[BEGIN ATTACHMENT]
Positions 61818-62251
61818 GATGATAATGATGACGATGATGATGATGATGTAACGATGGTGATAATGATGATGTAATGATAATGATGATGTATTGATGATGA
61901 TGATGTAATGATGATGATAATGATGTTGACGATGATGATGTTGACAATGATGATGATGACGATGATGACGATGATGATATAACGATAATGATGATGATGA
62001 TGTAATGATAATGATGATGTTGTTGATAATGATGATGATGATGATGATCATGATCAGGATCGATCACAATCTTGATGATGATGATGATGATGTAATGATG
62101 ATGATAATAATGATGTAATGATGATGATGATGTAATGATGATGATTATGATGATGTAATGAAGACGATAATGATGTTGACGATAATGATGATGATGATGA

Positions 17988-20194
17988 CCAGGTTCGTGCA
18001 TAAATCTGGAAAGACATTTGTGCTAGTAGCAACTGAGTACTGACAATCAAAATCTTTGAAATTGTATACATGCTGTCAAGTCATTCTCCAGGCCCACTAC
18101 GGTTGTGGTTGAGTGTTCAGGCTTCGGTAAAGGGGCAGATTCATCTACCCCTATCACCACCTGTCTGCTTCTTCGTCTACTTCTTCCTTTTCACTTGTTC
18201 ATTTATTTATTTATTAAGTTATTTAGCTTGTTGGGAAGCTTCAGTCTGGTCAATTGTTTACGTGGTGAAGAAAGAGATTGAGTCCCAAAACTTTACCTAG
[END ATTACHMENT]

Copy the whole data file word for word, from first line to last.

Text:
Positions 61818-62251
61818 GATGATAATGATGACGATGATGATGATGATGTAACGATGGTGATAATGATGATGTAATGATAATGATGATGTATTGATGATGA
61901 TGATGTAATGATGATGATAATGATGTTGACGATGATGATGTTGACAATGATGATGATGACGATGATGACGATGATGATATAACGATAATGATGATGATGA
62001 TGTAATGATAATGATGATGTTGTTGATAATGATGATGATGATGATGATCATGATCAGGATCGATCACAATCTTGATGATGATGATGATGATGTAATGATG
62101 ATGATAATAATGATGTAATGATGATGATGATGTAATGATGATGATTATGATGATGTAATGAAGACGATAATGATGTTGACGATAATGATGATGATGATGA

Positions 17988-20194
17988 CCAGGTTCGTGCA
18001 TAAATCTGGAAAGACATTTGTGCTAGTAGCAACTGAGTACTGACAATCAAAATCTTTGAAATTGTATACATGCTGTCAAGTCATTCTCCAGGCCCACTAC
18101 GGTTGTGGTTGAGTGTTCAGGCTTCGGTAAAGGGGCAGATTCATCTACCCCTATCACCACCTGTCTGCTTCTTCGTCTACTTCTTCCTTTTCACTTGTTC
18201 ATTTATTTATTTATTAAGTTATTTAGCTTGTTGGGAAGCTTCAGTCTGGTCAATTGTTTACGTGGTGAAGAAAGAGATTGAGTCCCAAAACTTTACCTAG